When you recompile the plugin, you simply need to copy the new executable into the correct place. You do not need to exit and restart the Gimp.
Print another bar adjacent to the first one. Your goal is to match the bar using a single dot size as closely as possible. You'll find that the dark region of the bar shouldn't change to any great degree, but the light half probably will. If the lighter part of the light half is too dark, you need to increase the value of the smaller dot; if it's too light, you need to decrease the value. The reasoning is that if the value is too low, the ink isn't being given enough credit for its contribution to the darkness of the ink, and vice versa. Repeat until you have a good match. Make sure you let the ink dry fully, which will take a few minutes. Wet ink will look too dark. Don't look at the paper too closely; hold it at a distance. The extra graininess of the largest dot size will probably make it look lighter than it should; if you hold it far enough away so that you can't see the dots, you'll get a more accurate picture of what's going on.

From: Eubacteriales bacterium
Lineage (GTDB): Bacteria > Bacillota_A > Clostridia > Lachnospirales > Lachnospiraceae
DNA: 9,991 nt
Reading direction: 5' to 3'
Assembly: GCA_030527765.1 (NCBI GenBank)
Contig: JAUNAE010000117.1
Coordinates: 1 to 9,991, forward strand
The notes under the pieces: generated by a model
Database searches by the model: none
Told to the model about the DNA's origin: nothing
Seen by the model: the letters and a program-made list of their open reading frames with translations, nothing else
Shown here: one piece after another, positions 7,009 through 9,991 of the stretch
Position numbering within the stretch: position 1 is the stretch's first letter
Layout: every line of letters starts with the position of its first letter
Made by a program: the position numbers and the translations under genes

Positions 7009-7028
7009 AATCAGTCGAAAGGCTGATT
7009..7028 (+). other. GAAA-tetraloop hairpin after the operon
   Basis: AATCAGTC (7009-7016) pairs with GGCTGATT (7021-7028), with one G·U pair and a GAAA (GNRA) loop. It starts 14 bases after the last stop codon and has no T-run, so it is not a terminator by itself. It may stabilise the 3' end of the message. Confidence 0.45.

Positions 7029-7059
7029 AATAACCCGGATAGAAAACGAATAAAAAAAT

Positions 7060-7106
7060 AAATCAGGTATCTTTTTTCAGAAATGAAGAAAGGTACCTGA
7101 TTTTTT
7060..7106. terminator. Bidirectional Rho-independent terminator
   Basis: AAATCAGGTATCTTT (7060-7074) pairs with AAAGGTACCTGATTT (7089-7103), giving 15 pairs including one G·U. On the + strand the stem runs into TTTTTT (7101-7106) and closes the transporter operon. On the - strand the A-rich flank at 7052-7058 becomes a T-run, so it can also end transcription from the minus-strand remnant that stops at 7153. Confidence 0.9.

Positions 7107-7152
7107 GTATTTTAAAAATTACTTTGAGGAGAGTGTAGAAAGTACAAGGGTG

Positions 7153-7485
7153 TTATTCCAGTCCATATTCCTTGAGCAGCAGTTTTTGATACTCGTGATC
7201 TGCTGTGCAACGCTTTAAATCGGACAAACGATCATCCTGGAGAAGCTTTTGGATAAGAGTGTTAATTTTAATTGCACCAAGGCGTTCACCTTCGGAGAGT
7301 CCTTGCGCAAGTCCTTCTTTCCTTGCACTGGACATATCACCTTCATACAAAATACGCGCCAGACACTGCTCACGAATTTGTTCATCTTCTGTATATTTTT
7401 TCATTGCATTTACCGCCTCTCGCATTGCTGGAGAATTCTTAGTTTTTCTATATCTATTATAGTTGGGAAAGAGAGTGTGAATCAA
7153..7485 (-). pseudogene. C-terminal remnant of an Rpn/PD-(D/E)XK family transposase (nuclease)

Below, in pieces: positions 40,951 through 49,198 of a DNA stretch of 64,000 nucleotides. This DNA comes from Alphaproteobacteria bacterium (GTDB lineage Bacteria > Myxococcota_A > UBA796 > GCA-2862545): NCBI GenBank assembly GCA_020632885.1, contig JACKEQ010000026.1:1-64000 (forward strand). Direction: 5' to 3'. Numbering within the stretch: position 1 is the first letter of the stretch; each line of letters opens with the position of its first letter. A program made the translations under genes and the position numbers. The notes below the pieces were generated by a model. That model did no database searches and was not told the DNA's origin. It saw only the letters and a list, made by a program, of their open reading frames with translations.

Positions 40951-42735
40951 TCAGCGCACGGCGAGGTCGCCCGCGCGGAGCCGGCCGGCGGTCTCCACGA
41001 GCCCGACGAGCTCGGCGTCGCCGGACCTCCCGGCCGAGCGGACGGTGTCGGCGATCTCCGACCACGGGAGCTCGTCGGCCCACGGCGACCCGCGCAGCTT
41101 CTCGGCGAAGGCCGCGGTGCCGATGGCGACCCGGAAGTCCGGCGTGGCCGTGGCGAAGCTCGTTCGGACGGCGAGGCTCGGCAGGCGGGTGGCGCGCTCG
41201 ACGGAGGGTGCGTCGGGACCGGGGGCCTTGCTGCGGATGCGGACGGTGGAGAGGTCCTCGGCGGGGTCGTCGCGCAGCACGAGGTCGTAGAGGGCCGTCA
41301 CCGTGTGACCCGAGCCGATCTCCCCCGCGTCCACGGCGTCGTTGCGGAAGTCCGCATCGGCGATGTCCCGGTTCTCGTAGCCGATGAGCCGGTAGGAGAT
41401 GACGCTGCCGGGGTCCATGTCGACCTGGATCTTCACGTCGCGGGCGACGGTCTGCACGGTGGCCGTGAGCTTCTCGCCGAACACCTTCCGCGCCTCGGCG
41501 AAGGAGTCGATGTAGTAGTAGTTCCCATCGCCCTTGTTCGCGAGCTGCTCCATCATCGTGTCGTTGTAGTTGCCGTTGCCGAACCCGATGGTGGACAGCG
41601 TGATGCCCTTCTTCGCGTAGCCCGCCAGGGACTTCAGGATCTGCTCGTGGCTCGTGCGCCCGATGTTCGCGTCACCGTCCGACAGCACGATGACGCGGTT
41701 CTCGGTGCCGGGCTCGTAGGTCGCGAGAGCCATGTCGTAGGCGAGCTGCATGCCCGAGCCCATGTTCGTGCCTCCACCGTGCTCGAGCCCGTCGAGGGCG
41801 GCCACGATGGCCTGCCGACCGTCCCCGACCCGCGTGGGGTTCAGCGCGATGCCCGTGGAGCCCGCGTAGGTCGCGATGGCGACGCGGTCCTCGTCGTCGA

After you have what looks like a good match, print another bar using only the largest dot size (or dark ink, for single dot size 6-color printers). You want to ensure that the bars touching each other look identical, or as close as possible to it; your eye won't give you a good reading if the bars are separated from each other. You'll probably have to repeat the procedure.